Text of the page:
Saturday, July 4, 2009
Undersea labs will be accessible online
Keeping watch on the planet from the bottom up
A new series of deep-sea observatories, developed by Canadian researchers, will allow submarine science to get an unprecedented view and report back via the undersea Internet.
The Globe and Mail: This summer, a pair of research vessels will seek out a slim cable buried two years ago on the seabed 300 kilometres off the west coast of Vancouver Island... This high-voltage, high-bandwidth line will plug into a series of 13-tonne deep-sea observatories. Once again, Canada is connecting to leading-edge communications technology.
'We are wiring the oceans,' says Chris Barnes, program director of NEPTUNE Canada. From probing the shifting Juan de Fuca Plate to exploring secret whale superhighways, reserachers from 12 Canadian universities, led by the University of Victoria, will share the wealth of intelligence. 'We're on the front end of a revolution.'...
The backbone of the project is the 800-kilometre loop of undersea cable, carrying power and data for hundreds of unmanned subaquatic laboratories that carry equipment for listening, sampling and measuring what goes on in the deeps. The cable can carry 10 billion bits of data per second -- information that will be publicly accessible over the Internet by November...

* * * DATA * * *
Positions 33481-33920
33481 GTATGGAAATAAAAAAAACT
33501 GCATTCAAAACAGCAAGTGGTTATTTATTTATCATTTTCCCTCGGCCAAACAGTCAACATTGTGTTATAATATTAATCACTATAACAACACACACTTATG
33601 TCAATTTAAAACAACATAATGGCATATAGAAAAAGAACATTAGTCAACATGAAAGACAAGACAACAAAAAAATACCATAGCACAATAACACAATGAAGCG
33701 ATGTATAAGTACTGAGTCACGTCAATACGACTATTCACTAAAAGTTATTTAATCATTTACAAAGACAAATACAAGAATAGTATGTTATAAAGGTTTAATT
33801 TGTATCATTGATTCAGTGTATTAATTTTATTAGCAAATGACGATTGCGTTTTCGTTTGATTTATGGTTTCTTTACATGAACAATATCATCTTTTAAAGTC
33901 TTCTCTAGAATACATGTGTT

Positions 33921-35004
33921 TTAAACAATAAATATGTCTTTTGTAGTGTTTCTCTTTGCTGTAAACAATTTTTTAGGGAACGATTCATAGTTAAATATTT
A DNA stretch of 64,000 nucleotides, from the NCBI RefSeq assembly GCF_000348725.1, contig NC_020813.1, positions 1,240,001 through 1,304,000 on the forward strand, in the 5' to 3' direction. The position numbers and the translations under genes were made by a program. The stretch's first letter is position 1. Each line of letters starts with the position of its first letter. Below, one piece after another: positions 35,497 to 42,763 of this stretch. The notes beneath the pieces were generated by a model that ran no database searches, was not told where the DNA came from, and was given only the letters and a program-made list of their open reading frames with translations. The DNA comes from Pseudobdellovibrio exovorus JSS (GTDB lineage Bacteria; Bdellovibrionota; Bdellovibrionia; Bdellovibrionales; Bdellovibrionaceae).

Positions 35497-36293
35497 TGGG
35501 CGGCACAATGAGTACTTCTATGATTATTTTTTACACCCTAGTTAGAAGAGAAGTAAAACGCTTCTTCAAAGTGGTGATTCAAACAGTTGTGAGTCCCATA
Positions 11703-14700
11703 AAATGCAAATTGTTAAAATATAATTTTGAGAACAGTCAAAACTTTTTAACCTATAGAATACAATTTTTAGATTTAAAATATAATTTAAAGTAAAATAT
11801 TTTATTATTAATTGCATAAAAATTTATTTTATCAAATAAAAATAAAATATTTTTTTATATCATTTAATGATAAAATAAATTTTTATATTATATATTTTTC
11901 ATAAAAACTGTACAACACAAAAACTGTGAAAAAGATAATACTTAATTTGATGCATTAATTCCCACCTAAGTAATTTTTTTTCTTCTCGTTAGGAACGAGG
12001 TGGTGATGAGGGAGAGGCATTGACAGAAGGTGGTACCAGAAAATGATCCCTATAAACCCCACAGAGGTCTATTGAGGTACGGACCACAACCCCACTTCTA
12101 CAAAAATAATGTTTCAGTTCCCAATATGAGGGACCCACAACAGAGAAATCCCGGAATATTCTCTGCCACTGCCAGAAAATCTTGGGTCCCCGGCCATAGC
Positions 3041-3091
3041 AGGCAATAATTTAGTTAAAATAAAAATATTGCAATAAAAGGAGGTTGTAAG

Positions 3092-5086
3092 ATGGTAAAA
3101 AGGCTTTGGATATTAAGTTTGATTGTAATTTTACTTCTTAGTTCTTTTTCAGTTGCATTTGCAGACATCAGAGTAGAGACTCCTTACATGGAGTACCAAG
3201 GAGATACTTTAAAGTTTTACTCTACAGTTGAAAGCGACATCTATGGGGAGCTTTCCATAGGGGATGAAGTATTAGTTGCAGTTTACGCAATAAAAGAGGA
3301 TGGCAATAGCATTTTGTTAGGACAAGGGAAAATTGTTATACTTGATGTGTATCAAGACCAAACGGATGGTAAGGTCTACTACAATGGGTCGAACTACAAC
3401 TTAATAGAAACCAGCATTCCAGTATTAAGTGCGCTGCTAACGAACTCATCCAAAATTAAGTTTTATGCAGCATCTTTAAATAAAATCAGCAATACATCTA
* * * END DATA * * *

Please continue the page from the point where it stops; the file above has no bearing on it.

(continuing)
The research potential ranges from the micro -- examining grains of sediment to chart the evolution of gas hydrates -- to the macro -- recording pressures on the seabed to improve tsunami warnings... 'What this does is transform ocean science, ' says Dr. Barnes... 'There's something important about being there all the time,' Dr. [Mairi] Best says. From tube worms to mighty whales, there are tales to tell...
Dr. Barnes likens this advance to the launch of the Sputniks -- the first human-made objects to orbit the earth. 'I can remember when the Sputniks went up in my youth. Now, with all the satellites in space, you and I can Google our home as it looks from the street or watch Hurricane Katrina in real time. It has transformed the way we look at our planet because we can look down. Now we're having this ability to look up at our planet through the sea.'
Image from G&M interactive graphics.